You will then have to pay the 10% early withdrawal penalty which you had hoped to sidestep.
So before you decide to jump in with both feet, you will need to make sure that you do have a stable career, that you can use your 401 (K) to buy a house, and that you can deal with the down payment plus closing costs.
Make a 401 (K) Withdrawal
This can be your second option, however, it is not seen as the best option when taking money from your 401 (K).
An early withdrawal would be classed as a hardship withdrawal, which is seen as an emergency removal of funds to cover something that has a “heavy financial need”, as stated by the IRS.
Who Decides On The Hardship Withdrawal?
If you do not know if you are eligible for a hardship withdrawal, then you will have to have that checked with your employer as they are the one that decides if it is or not.
Putting together reasons why it is one with evidence of the essential reasons why you need a home purchase will help you with your case, but ultimately, it is up to your employer.
You may still get the 10% early withdrawal penalty, even if it is a hardship withdrawal, so you will have to brace yourself for that possibility.
Are There Any Exemptions?
You could be exempt from the penalty fee if you are using these expenses for a principal residence, however, if you present any other assets that can help you with purchasing a home, then you won’t be able to get the exemption, you have to show that you have literally nothing else that can help you.
So, is it Right to Use Your 401 (K) to Buy a House?
If you do have an immediate need for cash so you can complete a home purchase and you really do need it, then using your 401 (K) may be your best option, especially if you want to avoid paying for private mortgage insurance.
You will still need to weigh up all your options before diving in and see if it is really worth it in the end. You don’t want to make a misstep with your 401 (K) and find that you shouldn’t have used it.
Alternatives to Your 401 (K)
Now that you know how to use your 401 (K) to buy a house, here are some other ways you can do so without having to dip into your retirement savings.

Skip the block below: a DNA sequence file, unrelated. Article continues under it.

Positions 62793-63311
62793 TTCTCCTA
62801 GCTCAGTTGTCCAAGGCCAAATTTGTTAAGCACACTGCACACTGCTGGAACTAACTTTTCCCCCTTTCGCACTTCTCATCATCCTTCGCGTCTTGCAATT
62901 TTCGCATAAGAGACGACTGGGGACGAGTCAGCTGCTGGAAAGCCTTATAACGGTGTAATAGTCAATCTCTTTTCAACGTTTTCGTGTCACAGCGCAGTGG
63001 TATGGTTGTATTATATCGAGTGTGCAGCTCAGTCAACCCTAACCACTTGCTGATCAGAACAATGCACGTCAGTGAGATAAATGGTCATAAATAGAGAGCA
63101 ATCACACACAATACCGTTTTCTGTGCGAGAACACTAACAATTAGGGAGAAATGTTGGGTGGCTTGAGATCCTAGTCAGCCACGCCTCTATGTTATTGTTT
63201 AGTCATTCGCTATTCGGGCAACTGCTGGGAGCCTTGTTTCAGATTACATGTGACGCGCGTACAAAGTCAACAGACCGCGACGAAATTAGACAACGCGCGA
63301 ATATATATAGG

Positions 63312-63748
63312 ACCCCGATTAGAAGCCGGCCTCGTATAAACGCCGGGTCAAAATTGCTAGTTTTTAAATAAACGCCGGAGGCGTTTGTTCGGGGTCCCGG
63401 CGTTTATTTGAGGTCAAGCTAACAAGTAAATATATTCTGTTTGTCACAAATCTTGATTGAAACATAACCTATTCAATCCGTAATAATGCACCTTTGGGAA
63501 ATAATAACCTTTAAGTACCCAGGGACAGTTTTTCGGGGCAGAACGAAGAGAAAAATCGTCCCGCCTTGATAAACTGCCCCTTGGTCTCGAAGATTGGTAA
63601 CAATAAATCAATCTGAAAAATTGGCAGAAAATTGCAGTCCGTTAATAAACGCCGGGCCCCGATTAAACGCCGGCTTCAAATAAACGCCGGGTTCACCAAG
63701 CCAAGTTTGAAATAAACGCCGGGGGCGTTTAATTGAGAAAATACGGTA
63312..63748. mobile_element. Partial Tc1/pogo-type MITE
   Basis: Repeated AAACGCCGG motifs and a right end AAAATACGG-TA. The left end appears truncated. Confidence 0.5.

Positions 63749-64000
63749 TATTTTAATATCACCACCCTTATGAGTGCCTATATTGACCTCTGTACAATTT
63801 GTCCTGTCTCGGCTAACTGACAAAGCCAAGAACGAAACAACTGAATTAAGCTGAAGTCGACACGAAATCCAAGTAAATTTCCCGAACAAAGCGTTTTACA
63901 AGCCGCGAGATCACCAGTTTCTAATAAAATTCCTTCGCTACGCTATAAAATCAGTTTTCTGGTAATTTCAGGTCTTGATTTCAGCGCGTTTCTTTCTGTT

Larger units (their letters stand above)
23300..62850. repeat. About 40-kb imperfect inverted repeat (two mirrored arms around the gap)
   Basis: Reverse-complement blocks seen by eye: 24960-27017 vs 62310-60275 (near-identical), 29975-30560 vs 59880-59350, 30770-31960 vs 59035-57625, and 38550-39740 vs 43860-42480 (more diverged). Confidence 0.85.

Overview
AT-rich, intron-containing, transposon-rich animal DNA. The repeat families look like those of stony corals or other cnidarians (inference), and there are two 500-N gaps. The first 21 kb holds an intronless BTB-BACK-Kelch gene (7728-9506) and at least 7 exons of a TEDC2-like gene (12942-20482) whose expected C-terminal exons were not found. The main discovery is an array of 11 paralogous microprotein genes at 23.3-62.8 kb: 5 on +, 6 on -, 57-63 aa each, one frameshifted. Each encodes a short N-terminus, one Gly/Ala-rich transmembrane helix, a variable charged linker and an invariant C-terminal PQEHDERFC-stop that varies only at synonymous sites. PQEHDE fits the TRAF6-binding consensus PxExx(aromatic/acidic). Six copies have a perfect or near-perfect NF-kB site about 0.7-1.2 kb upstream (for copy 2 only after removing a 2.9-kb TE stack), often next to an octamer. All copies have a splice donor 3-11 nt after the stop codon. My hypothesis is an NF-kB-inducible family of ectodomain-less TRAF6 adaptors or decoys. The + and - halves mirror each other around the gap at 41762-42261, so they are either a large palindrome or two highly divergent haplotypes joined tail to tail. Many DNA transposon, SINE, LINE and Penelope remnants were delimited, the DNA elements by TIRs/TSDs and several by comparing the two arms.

Being a first-time homebuyer, you are able to get special provisions when it comes to buying your house. IRAs can also help people who have not owned a primary residence in the last two years.
Just like a 401 (K) account, you can withdraw up to $10,000 but you will not get a 10% early withdrawal fee before the age of 59 1/2.
You can withdraw as much money as you need from your Roth IRA, and you will not be subjected to any penalties and taxes, because they have already been taxed before.
You will still need to make sure that you have had the account for about five years, and any earnings that you withdraw will still need to be taxed.
There are homeownership programs which are offered by the federal government to get people onto the property ladder.
These programs provide lower down payments and the credit requirements are not as rigid.
If you are someone who is in the service, out of the service, or a spouse of one, then you could be eligible for a VA loan so you won’t have to go into your 401 (K).
It is government-backed and similar to the mortgage programs mentioned before, there are lower interest rates and more flexible terms.
Knowing how to use retirement funds to buy a house is just one way that you are able to make your way into a new property.
This may be fine for some, but if you are not too sure, always speak to professionals first and get their input on what would suit you best.
This is just a guideline for what to look into when contemplating your next move. Never jump into anything without properly researching first and getting the right help.